The camera's 1,010mAh battery, while not particularly generous in size, was perfectly sufficient over our nearly week-long test period. We were able to capture 530 photos and 12 minutes of video in a variety of conditions, including low light and a few shots with flash. Speaking of the flash, there's a compact model built-in, but it didn't perform very well during our test, blowing out details even when shooting in Intelligent Auto mode. We spent a significant amount of time reviewing images and adjusting settings on the LCD, which contributes to power draw as well. The battery is incredibly lightweight, which matters less on a camera of this size than it does on a compact point and shoot, but we're happy to reduce weight wherever possible.
The GX1's image quality is definitely an improvement over the GF3, which suffered from significant noise in low-light shooting and had an awfully difficult time white balancing during our brief indoor test period. As with any camera, the GX1 performed at its best when shooting outdoors in bright light, where focus, exposure and white balance were typically spot-on. Bright light shooting also allows for low image sensitivity, and noise was undetectable in any of these outdoor images, even at a 100 percent view. Details often didn't appear tack-sharp at a 1:1 pixel view and some scenes were occasionally flat, as you can see in the image below, but overall image quality was quite good for a Micro Four Thirds camera.
As you've probably noticed, the GX1 offers an image sensitivity of ISO 160 - 12,800, making it theoretically capable of competing with the big guys, at least when it comes to low-light shooting. But it's one thing to claim
that a camera can capture usable images at high ISOs -- actually delivering on that promise has traditionally been a challenge. As expected, especially given the sensor size, images were very noisy at 12,800, even when scaled down to 600 pixels wide (the size we use on the web). There was a staggering improvement at ISO 6400, however, with the camera capturing usable photos at any size, though noise was clearly visible at a 100 percent view. Image quality was excellent once we dropped to ISO 3200 and below -- at that sensitivity noise was visible at 100-percent view, but we would be comfortable leaving the ISO fixed at that setting for everyday straight-to-web shooting. Noise became barely perceptible at ISO 1600, and was hardly noticeable at all at ISO 800 and below.
For the most part, the GX1's user interface is intuitive enough that you can just pick up the camera and start shooting without flipping through the manual. More advanced adjustments, like changing exposure compensation (push in the rear control wheel) and moving the histogram (click and drag it using your finder) probably require an hour or two with that little black and white book that advanced photographers tend to set aside, or never unwrap. Once you've got the hang of it, however, the user interface is incredibly easy to maneuver, with logical button and settings placement.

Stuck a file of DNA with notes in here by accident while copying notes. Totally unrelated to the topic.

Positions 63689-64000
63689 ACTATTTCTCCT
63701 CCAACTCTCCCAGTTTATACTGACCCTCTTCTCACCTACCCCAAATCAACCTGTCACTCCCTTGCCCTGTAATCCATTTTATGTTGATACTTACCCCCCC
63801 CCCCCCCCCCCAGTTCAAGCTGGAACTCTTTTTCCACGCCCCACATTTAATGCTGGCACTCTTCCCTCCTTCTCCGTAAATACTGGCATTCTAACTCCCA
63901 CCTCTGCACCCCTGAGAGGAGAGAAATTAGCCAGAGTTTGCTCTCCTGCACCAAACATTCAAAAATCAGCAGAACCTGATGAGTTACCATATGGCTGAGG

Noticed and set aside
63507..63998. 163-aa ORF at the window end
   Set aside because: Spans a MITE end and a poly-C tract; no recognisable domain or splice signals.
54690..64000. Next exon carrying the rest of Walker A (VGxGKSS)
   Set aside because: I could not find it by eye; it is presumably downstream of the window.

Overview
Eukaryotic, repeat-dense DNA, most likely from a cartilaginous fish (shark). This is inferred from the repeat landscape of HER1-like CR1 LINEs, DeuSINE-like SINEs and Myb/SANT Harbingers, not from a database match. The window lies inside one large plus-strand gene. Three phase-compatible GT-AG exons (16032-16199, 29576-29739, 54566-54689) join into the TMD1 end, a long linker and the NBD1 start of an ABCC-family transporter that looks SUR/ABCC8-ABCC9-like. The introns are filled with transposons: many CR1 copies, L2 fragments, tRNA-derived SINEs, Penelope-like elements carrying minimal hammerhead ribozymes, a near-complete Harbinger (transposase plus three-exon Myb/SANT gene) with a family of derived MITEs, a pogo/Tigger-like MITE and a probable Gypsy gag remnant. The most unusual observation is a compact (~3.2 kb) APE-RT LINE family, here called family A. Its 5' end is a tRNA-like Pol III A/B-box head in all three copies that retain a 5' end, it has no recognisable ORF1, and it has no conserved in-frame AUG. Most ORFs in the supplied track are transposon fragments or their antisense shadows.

In addition to the buttons that we outlined along with the rest of the hardware above, there's also a slide-out touchscreen drawer with options to control zoom, activate screen-tap shutter release, enable/disable the on-screen position guide and activate/move the histogram. You'll probably be more comfortable using hardware controls for most of these functions, so it's convenient that the drawer can be tucked away out of view. The camera includes a fairly comprehensive display overlay, with readouts of all critical settings at the top and bottom of the frame. Unfortunately there's no battery percentage meter -- instead, you're left with a standard three-level indicator. The camera (almost) makes up for that with the inclusion of a precise focal length readout, along with a nifty countdown for long (one-second-and-up) exposures.
Often-used settings like metering mode, flash, picture and movie recording size and quality, histogram, guide lines and photo style are accessible by tapping the Q Menu button. Other adjustments may require a trip to the main system menu, which you can access using a dedicated menu button in the center of the five-position controller. Menu items are presented on five multi-page tabs, including Record, Motion Picture, Custom, Setup and Playback. Some of these sub-menus are many pages deep (seven for the Custom menu, for example), though intuitive placement makes it fairly easy to find the setting you're looking for.
When push comes to shove, Sony's NEX-C3 still remains the one and only steal, at $550 including an 18-55mm lens.
Until now, we've spent little time focusing on price, since the GX1 is powerful enough to justify that $699 body-only sticker. But once you factor in the lens (even at the $950 kit price), you're getting dangerously close to mid-range DSLR territory. Still, this is really the first mirrorless camera we've come across that offers an overall package that rivals the NEX-C3, which has been our top pick in the category from a cost:benefit perspective. From a strict value standpoint, the Sony cam still offers the most bang for your buck, especially when you consider that you can get a body and lens for $150 less than the GX1 alone. If you're looking for a camera with similar focusing performance and a Micro Four Thirds sensor and mount, then Olympus's E-P3 is another excellent choice. It also offers a retractable lens, but with a manual twist-zoom function. And you can take home the kit (with 14-42mm zoom lens) for $900 -- 50 bucks less than the GX1. When push comes to shove, Sony's NEX-C3 still remains the one and only steal, at $550 including an 18-55mm lens, a larger APS-C sensor and a slightly smaller form factor, lenses not withstanding.
All things considered, we're quite thrilled with the Panasonic Lumix DMC-GX1. Micro Four Thirds early adopters who fell for the GF1's sleek, retro design two years ago finally have a successor worth considering, and we may even go so far as to say that Panasonic has undone the wrong caused by the misdirected marketing strategy adopted by the GF2 and GF3. The GX1 is, in fact, a terrific shooter, exceeding our expectations and giving us the first viable alternative to the stellar Sony NEX-C3. If you have deep pockets and a desire to continue your love affair with the GF-series that never was, look no further than the GX1.